The hope is that clinicians could eventually pinpoint which patients with these common cancers would benefit from a dose of AZA followed by an immune therapy that stimulates the immune system to attack cancer cells.
"This would tell us which patients' tumors are hiding from the immune system and will allow us to use all of our tools to flush that cancer out," she says.
While most of the work was done in the lab, Ahuja says her colleagues have already started to put the panel into use in a lung cancer trial. Six patients were treated first with epigenetic therapy followed by immune therapy. Though the sample is small and time has been short, four of the patients have had their cancer suppressed for many months.
"If this works — and we don't know yet if it will — this could have the potential to control someone's cancer for good," she says.
Other Johns Hopkins researchers involved in the study include Huili Li, Ph.D.; Katherine B. Chiappinelli, Ph.D.; Angela A. Guzzetta, M.D.; Hariharan Easwaran, Ph.D.; Ray-Whay Chiu Yen, M.S.; Rajita Vatapalli; Michael J. Topper; Jianjun Luo; Roisin M. Connolly, M.B.B.S.; Nilofer S. Azad, M.D.; Vered Stearns, M.D.; Drew M. Pardoll, M.D., Ph. D.; and Stephen B. Baylin, M.D. Researchers from the University of Pittsburgh, the University of Southern California and the University of California-Los Angeles also contributed to the study.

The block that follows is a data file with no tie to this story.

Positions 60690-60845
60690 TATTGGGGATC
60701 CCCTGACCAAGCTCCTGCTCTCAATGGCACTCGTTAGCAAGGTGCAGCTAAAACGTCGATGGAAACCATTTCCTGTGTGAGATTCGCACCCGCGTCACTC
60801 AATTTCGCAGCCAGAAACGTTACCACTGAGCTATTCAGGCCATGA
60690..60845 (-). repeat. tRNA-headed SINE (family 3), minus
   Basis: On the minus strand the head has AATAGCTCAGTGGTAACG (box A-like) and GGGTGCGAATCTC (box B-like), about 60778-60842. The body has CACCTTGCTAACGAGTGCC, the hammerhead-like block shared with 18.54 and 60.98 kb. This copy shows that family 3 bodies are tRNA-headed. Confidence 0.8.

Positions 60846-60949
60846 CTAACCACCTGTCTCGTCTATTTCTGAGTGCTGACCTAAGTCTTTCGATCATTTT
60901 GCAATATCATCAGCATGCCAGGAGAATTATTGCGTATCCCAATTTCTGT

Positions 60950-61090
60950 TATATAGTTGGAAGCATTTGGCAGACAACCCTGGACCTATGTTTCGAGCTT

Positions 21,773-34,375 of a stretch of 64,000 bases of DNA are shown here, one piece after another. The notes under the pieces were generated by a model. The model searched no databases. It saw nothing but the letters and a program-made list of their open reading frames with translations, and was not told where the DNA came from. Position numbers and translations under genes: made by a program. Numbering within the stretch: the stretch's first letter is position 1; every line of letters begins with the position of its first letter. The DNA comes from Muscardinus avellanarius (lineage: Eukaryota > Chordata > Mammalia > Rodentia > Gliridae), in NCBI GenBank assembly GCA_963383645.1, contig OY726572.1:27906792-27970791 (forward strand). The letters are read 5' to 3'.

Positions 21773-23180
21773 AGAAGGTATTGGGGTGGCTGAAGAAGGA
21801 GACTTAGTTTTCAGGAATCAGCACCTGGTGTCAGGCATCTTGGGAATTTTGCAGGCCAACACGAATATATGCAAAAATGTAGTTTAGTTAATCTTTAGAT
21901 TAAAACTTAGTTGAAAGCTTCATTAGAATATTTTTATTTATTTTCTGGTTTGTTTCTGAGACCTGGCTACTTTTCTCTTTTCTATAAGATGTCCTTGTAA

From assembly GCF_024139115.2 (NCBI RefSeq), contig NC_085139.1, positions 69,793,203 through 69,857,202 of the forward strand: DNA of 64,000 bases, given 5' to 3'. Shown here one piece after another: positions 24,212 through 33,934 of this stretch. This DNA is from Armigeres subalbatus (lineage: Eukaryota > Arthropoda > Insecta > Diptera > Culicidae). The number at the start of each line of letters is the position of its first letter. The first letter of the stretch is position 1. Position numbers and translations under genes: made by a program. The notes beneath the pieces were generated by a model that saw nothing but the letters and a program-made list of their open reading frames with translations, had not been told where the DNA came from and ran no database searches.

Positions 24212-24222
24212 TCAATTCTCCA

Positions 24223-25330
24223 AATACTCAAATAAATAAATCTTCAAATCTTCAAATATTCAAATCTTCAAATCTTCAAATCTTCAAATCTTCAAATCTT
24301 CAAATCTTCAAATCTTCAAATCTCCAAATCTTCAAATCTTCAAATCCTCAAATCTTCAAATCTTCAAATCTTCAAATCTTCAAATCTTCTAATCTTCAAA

The study was supported by grants from the National Institutes of Health's National Cancer Institute (CA058184 and K23 CA127141), Stand Up To Cancer (SU2C) Epigenetic Dream Team, Hodson Trust, the Samuel Waxman Cancer Research Foundation, the Dr. Miriam and Sheldon G. Adelson Medical Research Foundation, EIF Lee Jeans, the American College of Surgeons/Society of University Surgeons, the Irving Hansen Foundation, the Safeway Foundation and LCOR.
Ahuja and Zahnow both consult for Celgene, the company that makes AZA.
Johns Hopkins Medicine (JHM), headquartered in Baltimore, Maryland, is a $6.7 billion integrated global health enterprise and one of the leading health care systems in the United States. JHM unites physicians and scientists of the Johns Hopkins University School of Medicine with the organizations, health professionals and facilities of The Johns Hopkins Hospital and Health System. JHM's vision, "Together, we will deliver the promise of medicine," is supported by its mission to improve the health of the community and the world by setting the standard of excellence in medical education, research and clinical care. Diverse and inclusive, JHM educates medical students, scientists, health care professionals and the public; conducts biomedical research; and provides patient-centered medicine to prevent, diagnose and treat human illness. JHM operates six academic and community hospitals, four suburban health care and surgery centers, and more than 30 primary health care outpatient sites. The Johns Hopkins Hospital, opened in 1889, was ranked number one in the nation for 21 years in a row by U.S. News & World Report.